Authentication of Social Media

Authentication of Social Media Evidence Sufficient, Court Says: eDiscovery Case Law

In State v. Jesenya O., No. S-1-SC-38769 (N.M. June 16, 2022), the Supreme Court of New Mexico, considering an appeal relating to the authentication of social media evidence, found that the State’s authentication showing was sufficient under New Mexico Rule 11-901 to support a finding that, more likely than not, the Facebook Messenger account used to send the messages belonged to Jesenya O. (Child) and that Child was the author of the messages, so the Court reversed the Court of Appeals and reinstated Child’s delinquency adjudications.

Case Discussion

Child, then age seventeen, became Facebook friends with a former schoolmate, Jeremiah Erickson, then age nineteen. Over the next several weeks, the two conversed primarily, if not exclusively, through their respective Facebook Messenger accounts. The two got together on the night of February 24, 2020 and had differing accounts of what happened, with Erickson claiming Child appeared to be high or drunk and jumped into his car when he exited, crashing through a chain-link fence, striking a dumpster, and driving the car out of Erickson’s sight. Child claimed Erickson was drunk and that she exited the car after he made advances toward her and ultimately walked home. She also claimed she did not have her phone with her after leaving Erickson’s vehicle.

At Child’s adjudication, the State sought to introduce evidence of communications between Child and Erickson the State alleged took place on Facebook Messenger the day after the incident involving Erickson’s vehicle. The evidence was proffered in the form of two screenshots showing communications between a user identified as Erickson and a user identified by name and photograph as Child. The messages reflected an exchange, including:

[Child]: I was completely drunk I don’t know what I was doing

[Erickson]: Well we’re both f**ked.

[Child]: Yeah no kidding.

[Child]: I’m going to jail

[Erickson]: I can’t believe you took my car to Clovis and totaled it.

[Child]: I was drunk.

The State sought authentication of the social media evidence through Erickson’s testimony as to his personal knowledge of both the accuracy of the screenshots and his history of Facebook Messenger communications with Child, as well as through the contents of the messages themselves. The district court overruled the objection from Child’s trial counsel, and the evidence was admitted. Child was subsequently adjudicated delinquent and appealed the district court’s judgment and disposition to the Court of Appeals.

The Court of Appeals reversed based solely on the authentication of social media evidence issue. It concluded that, while communications arising on social media platforms are subject to the same authentication requirements as other evidence subject to Rule 11-901, the State had failed in its burden to properly authenticate the messages and found that the content of the messages was not “sufficiently confidential to establish that only Child could have authored the messages.”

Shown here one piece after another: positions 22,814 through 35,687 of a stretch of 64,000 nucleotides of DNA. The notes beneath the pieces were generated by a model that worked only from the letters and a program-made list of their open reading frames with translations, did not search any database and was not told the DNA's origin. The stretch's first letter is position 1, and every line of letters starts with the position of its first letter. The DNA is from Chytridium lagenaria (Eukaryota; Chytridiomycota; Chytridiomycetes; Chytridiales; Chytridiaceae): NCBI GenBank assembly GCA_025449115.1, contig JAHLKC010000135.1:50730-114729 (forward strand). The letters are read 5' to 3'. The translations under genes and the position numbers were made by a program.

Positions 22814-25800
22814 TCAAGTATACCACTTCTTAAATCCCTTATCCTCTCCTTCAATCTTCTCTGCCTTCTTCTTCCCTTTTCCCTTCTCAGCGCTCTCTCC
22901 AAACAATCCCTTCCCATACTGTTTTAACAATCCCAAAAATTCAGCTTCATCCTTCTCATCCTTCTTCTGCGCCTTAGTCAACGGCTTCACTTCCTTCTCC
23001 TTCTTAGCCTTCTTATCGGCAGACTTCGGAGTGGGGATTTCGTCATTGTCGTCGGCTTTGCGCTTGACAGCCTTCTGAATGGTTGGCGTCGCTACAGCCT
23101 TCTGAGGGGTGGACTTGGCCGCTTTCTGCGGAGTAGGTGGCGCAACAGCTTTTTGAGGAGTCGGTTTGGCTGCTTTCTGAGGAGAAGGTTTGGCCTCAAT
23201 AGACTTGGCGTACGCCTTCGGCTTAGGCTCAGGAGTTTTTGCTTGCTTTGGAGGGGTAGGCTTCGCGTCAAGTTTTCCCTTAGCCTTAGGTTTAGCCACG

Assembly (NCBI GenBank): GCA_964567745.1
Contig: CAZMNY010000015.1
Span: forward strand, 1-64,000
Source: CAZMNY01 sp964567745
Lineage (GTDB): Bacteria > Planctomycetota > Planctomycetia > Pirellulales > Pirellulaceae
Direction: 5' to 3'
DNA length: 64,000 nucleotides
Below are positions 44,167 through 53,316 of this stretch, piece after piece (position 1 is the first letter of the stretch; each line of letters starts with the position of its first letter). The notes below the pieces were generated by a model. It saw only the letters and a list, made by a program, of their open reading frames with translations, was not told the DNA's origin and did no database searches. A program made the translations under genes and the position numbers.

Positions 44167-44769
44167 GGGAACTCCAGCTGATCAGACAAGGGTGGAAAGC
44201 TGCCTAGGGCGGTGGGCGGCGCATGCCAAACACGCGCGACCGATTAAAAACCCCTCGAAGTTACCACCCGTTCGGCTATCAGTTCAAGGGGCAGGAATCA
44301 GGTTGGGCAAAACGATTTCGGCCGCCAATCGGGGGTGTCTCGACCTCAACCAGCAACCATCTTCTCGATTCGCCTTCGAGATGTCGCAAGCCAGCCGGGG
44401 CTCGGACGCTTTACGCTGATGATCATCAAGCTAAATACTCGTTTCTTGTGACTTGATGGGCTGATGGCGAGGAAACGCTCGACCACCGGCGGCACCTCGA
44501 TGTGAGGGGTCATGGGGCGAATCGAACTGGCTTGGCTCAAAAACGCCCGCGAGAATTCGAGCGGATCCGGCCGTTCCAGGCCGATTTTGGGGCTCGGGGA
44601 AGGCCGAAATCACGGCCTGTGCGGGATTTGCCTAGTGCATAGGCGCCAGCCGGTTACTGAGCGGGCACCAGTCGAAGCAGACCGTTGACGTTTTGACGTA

Court’s Ruling

Finding that the “Traditional Standard Applied Under Rule 11-901 Provides the Proper Framework” for authentication of social media evidence, the Court stated that most courts “have endorsed the view that the traditional authentication standard is adequate to the task of vetting social media evidence”. The Court also stated:

“Today we clarify that, in New Mexico, the authentication of social media evidence is governed by the traditional authentication standard set out in Rule 11- 901, which requires the proponent to offer ‘evidence sufficient to support a finding that the [evidence] is what the proponent claims it is.’…We reiterate that, in meeting this threshold, the proponent need not demonstrate authorship of the evidence conclusively; arguments contesting authorship go to the weight of the evidence, not its admissibility.”

The Court also stated: “Here, the State proffered several indicia of Child’s authorship of the disputed messages, including the presence of Child’s name and profile photo on the exchanges, testimony from Erickson, the person who received the messages, and strong contextual clues as to authorship revealed in their content. This evidence was sufficient to support the district court’s finding that a reasonable juror could determine that Child authored the messages and that the exhibits displaying the messages were what the State claimed them to be.”

The Court also noted that: “the State provided additional foundational support through Erickson’s undisputed testimony that he and Child had relied heavily, if not exclusively, on the Facebook Messenger platform in conversing with each other during the weeks leading up to the incident at issue here. As an active participant in those earlier Facebook message exchanges, as well as the critical February 25 message exchange, Erickson was clearly ‘a witness with knowledge’ of the Facebook messages within the meaning of Rule 11-901(B)(1).”

As a result, the Court found “that the screenshots of those messages were, more likely than not, what they purported to be”, reversed the Appeals Court and reinstate Child’s delinquency adjudications, based on authentication of social media evidence per Rule 11-901.

So, what do you think? Should social media evidence be held to a higher standard of authentication than other evidence?  Please share any comments you might have or if you’d like to know more about a particular topic.

Case opinion link courtesy of eDiscovery Assistant, an Affinity partner of eDiscovery Today.

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